Historic Town House Hotels
Hazlitt’s Hotel was built in 1718. Home to the prolific essayist and literary critic William Hazlitt in the 19th century, this atmospheric hotel in the West End is still a sought-after retreat for writers and editors. Relax in authentic Georgian surroundings, amongst the original masterpieces and period features that adorn each of the twenty-three guest rooms. Devoid of flashy facilities, Hazlitt’s is a private, low-key hotel where guests can sip on a nightcap from the honesty bar while scanning the impressive shelves of the private library. From £205.
Further towards the East End, the same owners of Hazlitt’s propose a second hotel, The Rookery, that also offers an escape from the modern world. Nestled in a 19th-century town house on a small lane next to the historic Smithfield’s Market, this small hotel full of warmth and character is furnished with elegant antiques, rich brocades and quality artwork. From £145.
Located in the smart neighbourhood of Kensington, The Gore is one of London’s finest luxury hotels, yet it is much more discreet about its charms than many of its famous counterparts. Behind the ornate façade of this Victorian residence lies a boutique hotel that demonstrates pure old-fashioned British elegance at its best. Guests lucky enough to stay in one of the fifty tastefully decorated rooms are treated to service fit for royalty, as well as modern features including flat-screen TVs and wifi. From £110.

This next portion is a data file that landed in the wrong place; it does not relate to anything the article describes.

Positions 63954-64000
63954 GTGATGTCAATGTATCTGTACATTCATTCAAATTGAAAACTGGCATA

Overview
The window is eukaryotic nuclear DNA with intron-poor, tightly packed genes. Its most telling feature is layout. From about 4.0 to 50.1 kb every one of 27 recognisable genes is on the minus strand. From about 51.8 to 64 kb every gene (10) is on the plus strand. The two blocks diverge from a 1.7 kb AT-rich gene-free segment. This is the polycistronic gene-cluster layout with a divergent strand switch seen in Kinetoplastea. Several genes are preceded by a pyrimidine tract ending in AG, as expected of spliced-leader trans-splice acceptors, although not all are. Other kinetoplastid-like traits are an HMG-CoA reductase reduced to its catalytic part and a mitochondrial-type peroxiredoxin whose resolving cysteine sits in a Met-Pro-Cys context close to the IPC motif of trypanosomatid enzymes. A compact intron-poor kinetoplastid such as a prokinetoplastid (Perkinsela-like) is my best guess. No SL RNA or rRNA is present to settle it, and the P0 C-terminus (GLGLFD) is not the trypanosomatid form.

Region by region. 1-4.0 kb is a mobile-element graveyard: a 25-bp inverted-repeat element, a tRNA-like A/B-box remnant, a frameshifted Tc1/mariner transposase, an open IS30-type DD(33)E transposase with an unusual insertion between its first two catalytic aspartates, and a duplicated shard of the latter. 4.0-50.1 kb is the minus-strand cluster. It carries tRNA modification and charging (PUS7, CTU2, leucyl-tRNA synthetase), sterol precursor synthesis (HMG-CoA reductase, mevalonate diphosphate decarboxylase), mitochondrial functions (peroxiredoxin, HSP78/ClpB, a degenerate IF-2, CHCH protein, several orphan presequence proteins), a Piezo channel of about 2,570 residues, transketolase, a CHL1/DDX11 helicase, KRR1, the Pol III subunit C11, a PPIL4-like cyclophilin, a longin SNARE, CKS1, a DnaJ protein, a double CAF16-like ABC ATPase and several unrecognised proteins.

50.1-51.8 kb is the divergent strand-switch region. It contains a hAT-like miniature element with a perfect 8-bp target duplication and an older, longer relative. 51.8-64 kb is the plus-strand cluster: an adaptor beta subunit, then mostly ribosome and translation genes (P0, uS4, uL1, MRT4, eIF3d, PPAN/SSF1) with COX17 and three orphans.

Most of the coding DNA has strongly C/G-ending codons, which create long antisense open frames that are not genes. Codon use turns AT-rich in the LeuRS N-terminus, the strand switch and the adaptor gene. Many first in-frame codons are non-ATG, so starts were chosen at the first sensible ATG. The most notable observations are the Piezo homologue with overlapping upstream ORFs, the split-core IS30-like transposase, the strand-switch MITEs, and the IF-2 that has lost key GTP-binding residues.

Fantastically Eccentric Interiors
Opened in the 1970s, Blakes is a reference in the domain of flamboyant design. Vivid styles are played out in a fanciful mix of themes, all of which are executed with taste and elegance. The unique decors set the scene for a vast collection of antiques, fabrics and exotic props from all over the world – each guest room is a world of its own, with suites inspired by Japan, India, Egypte, China, Venice, Napoleon’s France or Tudor England. The fusion restaurant in the basement is also a popular spot with swanky locals.
Another hotel that has opted for an extreme design is the Rough Luxe Hotel at King’s Cross, which mixes Berlin-esque shabby-chic with plenty of raw materials to achieve its original interior. Sanded-back wood, exposed brickwork, flaking paint and torn wallpaper all contribute to the thoroughly post-modern concept, which is set off by a collection of contemporary art. From £200.
Home from Home
If you feel more comfortable in a homely environment, a cosy B&B or a slick serviced apartment are good options. Two such addresses appear to lead the pack, receiving near-unanimous endorsement from those that have stayed there: the luxurious Mayfair 1, 2 and 3-bedroom apartments at No.5 Maddox Street (from £225) and the more classic Lord Milner B&B in Belgravia with its pure Victorian-style interiors (from £110).
Last but not least, the B&B Belgravia, located in close proximity to Victoria station, is showered with compliments by happy travellers who thoroughly appreciated the breakfast and the helpful owners, as well as the modern décor. There is also a small terrace – a rarity in central London – for catching an (equally rare) ray of sunshine. From £110.